The transition economies of eastern Europe were among those emerging markets that suffered the most from the 2008-09 global recession. Real GDP in the region contracted by 5.7% in 2009 and the recovery in 2010-11 was modest. Furthermore, the economies of central and southeast Europe are highly vulnerable to a new recession in the euro zone and, in a worst-case scenario, the consequences of a eurozone collapse.
The 2012 recession in the euro zone will act as a break on economic activity in eastern Europe, through weaker trade, investment and financing links. Several countries--including Hungary, Slovenia and Croatia--have tipped again into recession.
In the second half of 2012 export growth and industrial output have weakened notably and business and consumer sentiment in the region is fragile. The EIU forecasts that growth in the transition economies will weaken from 4% in 2011 to 2.8% in 2012. Moreover, downside risks predominate, given the on-going escalation of the euro zone crisis.
Exposure to the euro area crisis is magnified in Southeast Europe because many Balkan economies have significant economic links with Greece. The Greek banking subsidiaries in the region are a major channel of contagion; Greek banks' market share in south-east Europe is about 20%. There is also exposure to banks from Spain and Italy, which has been pushing up sovereign debt insurance levels. With only a few exceptions, cross-border funding of local banks is shrinking in eastern Europe. Reduced availability of cross-border finance for local banks has translated into continued credit contraction.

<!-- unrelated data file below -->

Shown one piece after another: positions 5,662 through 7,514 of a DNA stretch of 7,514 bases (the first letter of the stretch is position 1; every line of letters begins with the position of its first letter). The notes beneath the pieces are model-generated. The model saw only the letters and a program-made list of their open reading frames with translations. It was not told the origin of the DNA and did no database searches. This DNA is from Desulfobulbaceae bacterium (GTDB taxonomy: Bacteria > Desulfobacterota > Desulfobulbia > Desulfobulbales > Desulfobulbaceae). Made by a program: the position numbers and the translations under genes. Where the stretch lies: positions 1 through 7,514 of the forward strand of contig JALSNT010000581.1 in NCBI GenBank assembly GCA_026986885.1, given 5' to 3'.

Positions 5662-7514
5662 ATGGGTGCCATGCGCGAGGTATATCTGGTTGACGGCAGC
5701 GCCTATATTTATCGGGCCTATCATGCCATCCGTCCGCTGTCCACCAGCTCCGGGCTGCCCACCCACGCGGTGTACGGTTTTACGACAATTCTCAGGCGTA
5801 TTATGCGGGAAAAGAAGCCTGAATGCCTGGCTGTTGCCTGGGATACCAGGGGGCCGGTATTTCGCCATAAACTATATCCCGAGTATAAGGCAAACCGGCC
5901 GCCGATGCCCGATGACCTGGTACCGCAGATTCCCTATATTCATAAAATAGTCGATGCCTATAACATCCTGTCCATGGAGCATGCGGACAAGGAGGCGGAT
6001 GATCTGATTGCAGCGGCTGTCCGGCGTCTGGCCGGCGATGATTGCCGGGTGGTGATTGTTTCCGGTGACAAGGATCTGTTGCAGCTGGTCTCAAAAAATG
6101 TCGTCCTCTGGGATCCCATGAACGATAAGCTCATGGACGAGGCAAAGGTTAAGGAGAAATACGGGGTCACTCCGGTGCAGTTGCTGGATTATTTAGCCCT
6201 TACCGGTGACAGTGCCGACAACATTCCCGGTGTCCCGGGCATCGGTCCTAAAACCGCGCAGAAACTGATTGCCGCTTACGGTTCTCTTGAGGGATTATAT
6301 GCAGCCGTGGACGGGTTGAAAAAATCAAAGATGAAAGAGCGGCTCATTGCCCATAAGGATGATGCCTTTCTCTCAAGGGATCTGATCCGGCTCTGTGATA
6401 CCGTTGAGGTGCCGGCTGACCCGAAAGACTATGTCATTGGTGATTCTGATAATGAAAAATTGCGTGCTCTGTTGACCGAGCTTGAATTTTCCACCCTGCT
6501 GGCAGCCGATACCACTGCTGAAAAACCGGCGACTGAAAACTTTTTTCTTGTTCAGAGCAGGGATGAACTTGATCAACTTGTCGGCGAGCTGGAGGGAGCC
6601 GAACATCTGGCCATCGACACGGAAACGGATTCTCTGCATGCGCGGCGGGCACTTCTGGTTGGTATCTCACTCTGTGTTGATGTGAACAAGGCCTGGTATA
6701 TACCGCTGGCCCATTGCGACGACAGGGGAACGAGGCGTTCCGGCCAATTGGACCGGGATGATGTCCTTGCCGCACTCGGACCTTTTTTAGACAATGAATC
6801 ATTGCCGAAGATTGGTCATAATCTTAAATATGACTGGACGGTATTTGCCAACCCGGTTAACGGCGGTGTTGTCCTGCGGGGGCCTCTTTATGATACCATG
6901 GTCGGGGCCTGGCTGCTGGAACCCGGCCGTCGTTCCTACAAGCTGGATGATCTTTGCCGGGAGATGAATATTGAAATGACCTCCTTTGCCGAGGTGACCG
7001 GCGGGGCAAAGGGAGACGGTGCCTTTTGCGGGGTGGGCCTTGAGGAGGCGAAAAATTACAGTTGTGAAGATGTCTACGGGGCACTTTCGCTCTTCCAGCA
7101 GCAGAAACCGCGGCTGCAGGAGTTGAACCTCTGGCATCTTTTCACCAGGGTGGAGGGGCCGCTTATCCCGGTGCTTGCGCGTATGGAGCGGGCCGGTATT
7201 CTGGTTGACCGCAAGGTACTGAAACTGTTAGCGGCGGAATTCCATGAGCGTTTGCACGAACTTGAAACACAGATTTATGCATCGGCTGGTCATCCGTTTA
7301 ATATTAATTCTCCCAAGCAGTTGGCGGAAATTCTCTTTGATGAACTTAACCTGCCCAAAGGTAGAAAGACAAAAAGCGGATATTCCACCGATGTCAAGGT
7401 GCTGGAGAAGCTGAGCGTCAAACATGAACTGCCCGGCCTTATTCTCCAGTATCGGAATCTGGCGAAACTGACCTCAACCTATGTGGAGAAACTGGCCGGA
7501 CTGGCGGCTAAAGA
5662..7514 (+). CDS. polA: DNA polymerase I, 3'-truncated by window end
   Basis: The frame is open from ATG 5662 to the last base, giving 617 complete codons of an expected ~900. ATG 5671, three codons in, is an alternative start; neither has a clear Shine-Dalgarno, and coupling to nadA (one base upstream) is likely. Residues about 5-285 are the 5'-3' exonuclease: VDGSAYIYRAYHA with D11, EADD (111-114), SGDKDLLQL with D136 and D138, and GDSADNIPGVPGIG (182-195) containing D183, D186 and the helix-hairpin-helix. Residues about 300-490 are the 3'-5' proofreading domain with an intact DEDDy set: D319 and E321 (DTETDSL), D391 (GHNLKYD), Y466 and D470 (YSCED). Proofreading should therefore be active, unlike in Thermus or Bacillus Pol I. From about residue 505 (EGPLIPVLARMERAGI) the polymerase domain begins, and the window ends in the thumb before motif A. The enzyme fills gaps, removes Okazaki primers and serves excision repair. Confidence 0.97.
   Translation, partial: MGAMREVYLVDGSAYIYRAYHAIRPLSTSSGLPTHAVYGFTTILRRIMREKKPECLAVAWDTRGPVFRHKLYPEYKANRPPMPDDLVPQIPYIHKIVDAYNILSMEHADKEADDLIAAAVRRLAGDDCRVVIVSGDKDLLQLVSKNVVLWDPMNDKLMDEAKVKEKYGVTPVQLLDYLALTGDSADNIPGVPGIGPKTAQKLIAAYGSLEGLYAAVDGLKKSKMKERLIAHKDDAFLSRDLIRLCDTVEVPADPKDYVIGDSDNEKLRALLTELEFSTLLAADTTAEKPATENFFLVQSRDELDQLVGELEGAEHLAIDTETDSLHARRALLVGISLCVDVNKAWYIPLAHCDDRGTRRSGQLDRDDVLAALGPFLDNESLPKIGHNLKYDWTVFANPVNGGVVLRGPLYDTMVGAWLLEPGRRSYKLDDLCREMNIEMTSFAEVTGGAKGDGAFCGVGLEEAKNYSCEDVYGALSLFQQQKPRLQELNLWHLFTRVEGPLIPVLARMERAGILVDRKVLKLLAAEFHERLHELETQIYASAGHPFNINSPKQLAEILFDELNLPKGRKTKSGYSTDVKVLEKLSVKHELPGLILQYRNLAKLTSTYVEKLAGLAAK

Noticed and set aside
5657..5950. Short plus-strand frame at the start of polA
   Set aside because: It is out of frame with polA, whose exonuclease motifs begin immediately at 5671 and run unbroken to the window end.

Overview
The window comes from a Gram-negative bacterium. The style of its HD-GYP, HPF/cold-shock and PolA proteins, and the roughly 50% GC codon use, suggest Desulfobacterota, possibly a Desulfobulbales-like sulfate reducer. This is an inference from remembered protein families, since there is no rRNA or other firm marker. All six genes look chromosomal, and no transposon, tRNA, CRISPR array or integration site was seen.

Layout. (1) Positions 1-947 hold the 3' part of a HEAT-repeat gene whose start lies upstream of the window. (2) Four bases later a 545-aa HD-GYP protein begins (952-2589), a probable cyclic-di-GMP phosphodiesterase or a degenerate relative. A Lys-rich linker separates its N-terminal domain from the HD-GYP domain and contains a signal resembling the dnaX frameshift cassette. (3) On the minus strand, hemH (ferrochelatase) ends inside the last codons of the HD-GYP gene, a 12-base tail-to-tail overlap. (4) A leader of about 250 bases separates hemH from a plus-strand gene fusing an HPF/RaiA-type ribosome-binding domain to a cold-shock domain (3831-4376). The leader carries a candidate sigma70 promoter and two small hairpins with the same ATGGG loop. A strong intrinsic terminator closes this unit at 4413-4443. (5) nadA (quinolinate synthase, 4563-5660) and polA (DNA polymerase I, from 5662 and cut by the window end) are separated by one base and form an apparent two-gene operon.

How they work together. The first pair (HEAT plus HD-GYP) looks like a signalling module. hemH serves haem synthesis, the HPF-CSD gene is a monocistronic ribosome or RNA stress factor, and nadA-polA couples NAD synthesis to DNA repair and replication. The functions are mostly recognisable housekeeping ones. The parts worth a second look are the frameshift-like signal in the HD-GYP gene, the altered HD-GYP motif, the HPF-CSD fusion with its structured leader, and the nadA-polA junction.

The EIU has constructed a composite index of vulnerability to the euro zone crisis for the eastern Europe region, based on the following indicators as percentages of GDP: Exports to the euro zone; the external financing requirement; inward FDI from euro zone countries; west European bank loans; remittances; budget balance and public debt; along with the EIU's own currency risk rating and banking sector risk rating. Among the east European transition countries, Hungary is rated as the most vulnerable; but the next three most vulnerable economies are all from Southeast Europe: Croatia, Albania and Serbia.
There are also now signs that the negative impact of the euro zone crisis on emerging Europe is spreading further east, including to Russia, as lower global demand affects commodity prices and risk appetite.
Another consequence of the euro zone crisis is that east European economies that have not yet adopted the euro are now in no rush to do so. Slovenia adopted the euro in January 2007, Slovakia in January 2009, and in January 2011 Estonia became the 17th member of the euro zone. However, the difficulties in the euro zone are prompting most of the seven east European EU members that are not yet in the euro zone to have second thoughts about the benefits of joining.
Fragile social peace
Despite the economic downturn in the region, the political consequences and the incidence of social unrest in eastern Europe has been remarkably limited so far. It's true that there have been some major disturbances and falls in governments. There have also been scattered protests by the general population and special interest groups in almost every other country in the region. However, overall social peace has been maintained and there has been a remarkable absence of any significant unrest. So how can this be explained? Three sets of factors seem to be at work. First of all, eastern Europe has some "advantages of backwardness" that cushion the region's populations from the impact of the economic downturn - including relatively large agricultural sectors and the important role played by extended families. Second, the demise of the traditional left and trade unions in most countries of the region means that there are few social and political forces that can provide a focus for and organise large-scale non-spontaneous demonstrations. Finally, opinion surveys reveal that a widespread apathy, not conducive to social activism, remains the dominant trend in the region. The big question, however, is whether the social and political peace is sustainable, and whether we are merely witnessing the quiet before a storm, to be unleashed by an intensification of the economic crisis.